Klobuchar was at the U.S. Capitol when Trump supporters stormed it on January 6, 2021. As ranking Democrat on the Senate Rules Committee, she and Senator Roy Blunt co-led Senate deliberations during the 2021 United States Electoral College vote count.[65] She also served as a teller, along with Blunt, Representative Rodney Davis, and Representative Zoe Lofgren.[66] After Senate Republicans, led by Senator Ted Cruz, objected to certifying Arizona's electoral votes, Klobuchar participated in the debate on the Senate floor. Shortly after she gave her remarks, the Capitol was breached.[67] As the Senate adjourned, Klobuchar was alerted on her phone that shots were fired inside the Capitol, which she announced to those present.[68] Immediately, Klobuchar, fellow senators, staff and journalists were evacuated from the chambers to a secure location.[68][69] When the Capitol was secure, Congress reconvened and the election count was certified in the early morning of January 7. Klobuchar supported the certification. Later that day, Klobuchar said she supported the invocation of the Twenty-fifth Amendment to the United States Constitution to remove Trump from office "because you cannot have a president basically leading an insurrection against our own country's government."[70] She also called for investigations into the breach.[71]

Klobuchar was the first speaker at Joe Biden's inauguration on January 20, 2021.[72][73]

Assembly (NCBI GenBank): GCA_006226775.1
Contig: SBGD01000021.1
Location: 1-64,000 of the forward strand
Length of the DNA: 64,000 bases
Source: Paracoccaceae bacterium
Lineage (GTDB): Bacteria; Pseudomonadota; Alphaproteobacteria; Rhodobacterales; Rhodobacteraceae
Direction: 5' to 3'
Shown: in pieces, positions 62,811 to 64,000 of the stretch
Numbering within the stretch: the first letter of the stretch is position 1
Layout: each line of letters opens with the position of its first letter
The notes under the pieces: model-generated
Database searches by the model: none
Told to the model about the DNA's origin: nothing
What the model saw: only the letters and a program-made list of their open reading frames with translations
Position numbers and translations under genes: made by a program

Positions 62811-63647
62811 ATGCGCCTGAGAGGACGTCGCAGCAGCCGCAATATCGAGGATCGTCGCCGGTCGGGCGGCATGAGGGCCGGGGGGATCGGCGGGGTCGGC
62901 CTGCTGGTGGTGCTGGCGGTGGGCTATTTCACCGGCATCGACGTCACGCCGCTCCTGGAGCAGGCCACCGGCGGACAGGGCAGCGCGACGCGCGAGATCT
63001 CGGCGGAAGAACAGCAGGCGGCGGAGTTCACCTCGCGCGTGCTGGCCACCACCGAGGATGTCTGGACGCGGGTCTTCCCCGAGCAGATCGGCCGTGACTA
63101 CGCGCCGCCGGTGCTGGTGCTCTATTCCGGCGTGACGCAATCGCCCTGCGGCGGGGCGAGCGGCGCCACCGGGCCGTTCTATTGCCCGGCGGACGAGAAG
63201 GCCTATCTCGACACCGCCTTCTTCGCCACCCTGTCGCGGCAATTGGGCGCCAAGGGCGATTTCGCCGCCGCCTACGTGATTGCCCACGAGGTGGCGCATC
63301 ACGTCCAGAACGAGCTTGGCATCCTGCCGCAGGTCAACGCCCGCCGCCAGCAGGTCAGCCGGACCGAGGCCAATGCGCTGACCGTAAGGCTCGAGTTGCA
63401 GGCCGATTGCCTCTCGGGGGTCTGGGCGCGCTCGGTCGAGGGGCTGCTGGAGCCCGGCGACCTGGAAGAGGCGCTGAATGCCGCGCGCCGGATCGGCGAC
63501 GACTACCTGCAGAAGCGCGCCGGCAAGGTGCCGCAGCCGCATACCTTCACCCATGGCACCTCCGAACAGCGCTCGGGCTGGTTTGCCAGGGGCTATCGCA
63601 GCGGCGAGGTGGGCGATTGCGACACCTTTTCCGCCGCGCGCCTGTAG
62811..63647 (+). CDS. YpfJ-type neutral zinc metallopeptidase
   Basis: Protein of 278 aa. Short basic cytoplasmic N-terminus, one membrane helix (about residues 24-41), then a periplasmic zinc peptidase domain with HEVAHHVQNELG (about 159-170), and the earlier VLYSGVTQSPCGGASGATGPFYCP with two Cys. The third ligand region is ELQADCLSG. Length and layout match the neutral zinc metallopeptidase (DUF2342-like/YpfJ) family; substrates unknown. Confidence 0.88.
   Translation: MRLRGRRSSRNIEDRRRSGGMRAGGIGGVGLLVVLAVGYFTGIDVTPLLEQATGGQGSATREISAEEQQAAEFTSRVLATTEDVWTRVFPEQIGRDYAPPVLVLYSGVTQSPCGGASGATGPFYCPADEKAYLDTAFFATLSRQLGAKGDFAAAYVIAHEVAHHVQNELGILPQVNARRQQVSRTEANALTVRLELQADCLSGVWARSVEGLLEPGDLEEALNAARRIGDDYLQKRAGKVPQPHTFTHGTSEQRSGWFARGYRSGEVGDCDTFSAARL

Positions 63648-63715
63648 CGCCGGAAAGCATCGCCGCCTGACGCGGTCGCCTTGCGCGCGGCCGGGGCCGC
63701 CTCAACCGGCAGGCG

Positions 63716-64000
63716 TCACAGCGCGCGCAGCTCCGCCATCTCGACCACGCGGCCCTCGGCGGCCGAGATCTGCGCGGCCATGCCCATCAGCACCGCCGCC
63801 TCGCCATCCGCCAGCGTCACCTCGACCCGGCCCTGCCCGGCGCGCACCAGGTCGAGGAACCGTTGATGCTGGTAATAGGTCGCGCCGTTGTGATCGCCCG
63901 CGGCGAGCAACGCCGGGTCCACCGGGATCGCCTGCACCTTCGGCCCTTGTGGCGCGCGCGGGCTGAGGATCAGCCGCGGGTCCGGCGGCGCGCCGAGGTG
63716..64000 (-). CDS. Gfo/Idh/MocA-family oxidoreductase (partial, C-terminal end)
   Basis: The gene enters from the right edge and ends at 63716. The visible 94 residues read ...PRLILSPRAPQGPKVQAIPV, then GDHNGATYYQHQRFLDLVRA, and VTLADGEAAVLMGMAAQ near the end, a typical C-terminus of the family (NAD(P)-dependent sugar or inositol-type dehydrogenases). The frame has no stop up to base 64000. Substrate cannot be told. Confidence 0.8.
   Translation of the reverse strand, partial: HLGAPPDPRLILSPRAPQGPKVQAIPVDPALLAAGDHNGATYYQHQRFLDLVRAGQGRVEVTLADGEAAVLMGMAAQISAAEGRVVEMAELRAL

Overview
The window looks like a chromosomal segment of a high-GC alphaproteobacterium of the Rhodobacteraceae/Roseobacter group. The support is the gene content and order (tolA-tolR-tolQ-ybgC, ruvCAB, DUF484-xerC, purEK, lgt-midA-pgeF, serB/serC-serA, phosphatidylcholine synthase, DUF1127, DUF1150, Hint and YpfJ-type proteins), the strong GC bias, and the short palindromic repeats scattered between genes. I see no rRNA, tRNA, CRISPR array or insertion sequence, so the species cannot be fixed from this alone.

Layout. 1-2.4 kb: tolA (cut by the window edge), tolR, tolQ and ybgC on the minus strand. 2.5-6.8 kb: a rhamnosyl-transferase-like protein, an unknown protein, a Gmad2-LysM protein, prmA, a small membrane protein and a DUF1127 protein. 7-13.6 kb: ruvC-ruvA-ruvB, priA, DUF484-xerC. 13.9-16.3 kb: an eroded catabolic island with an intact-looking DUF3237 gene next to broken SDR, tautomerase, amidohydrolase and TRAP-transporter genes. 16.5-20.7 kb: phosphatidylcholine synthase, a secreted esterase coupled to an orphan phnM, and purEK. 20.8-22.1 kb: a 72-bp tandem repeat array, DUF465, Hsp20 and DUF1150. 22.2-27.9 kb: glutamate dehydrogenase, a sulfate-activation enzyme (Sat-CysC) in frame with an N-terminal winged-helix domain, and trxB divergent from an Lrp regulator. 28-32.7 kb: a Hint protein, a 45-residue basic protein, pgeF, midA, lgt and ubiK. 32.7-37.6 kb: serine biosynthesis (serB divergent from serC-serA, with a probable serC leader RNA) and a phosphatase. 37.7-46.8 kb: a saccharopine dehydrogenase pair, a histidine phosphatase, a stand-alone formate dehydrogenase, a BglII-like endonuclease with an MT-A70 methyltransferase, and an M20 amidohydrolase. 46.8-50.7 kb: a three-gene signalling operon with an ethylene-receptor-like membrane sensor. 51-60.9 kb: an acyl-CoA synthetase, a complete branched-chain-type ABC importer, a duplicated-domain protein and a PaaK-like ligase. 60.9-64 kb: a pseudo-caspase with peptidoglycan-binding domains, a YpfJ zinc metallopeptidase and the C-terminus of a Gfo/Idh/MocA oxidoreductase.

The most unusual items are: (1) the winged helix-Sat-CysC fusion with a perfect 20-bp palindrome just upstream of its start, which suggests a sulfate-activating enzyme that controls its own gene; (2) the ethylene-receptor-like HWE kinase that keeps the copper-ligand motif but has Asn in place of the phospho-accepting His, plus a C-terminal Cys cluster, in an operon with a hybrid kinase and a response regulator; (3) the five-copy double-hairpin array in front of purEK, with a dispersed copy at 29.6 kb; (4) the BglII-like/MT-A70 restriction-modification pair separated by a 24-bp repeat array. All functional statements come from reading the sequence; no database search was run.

Committee assignments

118th Congress

For the 118th Congress, Klobuchar serves on the following standing committees:

117th Congress

In the 117th Congress, Klobuchar served on the following standing committees:

116th Congress

In the 116th Congress, Klobuchar served on the following standing committees:[95]

Other Congresses

In her first Congress, the 110th Congress, Klobuchar was assigned to the following committees:[102]

Caucus memberships

Role in the Democratic Party

On March 30, 2008, Klobuchar announced her endorsement of Senator Barack Obama in the Democratic presidential primary, promising her superdelegate vote to him.[105] She cited his performance in the Minnesota caucuses, where he won with 66% of the popular vote, as well as her own "independent judgment". In 2016 she was an early supporter of Hillary Clinton's second campaign for the Democratic presidential nomination.[106]

Klobuchar has served as the chair of the U.S. Senate Democratic Steering and Outreach Committee since 2015.[107] She became the steering chair of the committee in 2017, with Bernie Sanders as the outreach chair.[108] Both represented the Democratic Party in a 2017 televised debate on healthcare policy and the possible repeal of the Affordable Care Act on CNN.[109]

In 2020, Klobuchar was speculated to be a possible candidate for secretary of agriculture or United States attorney general in the Biden administration.[110]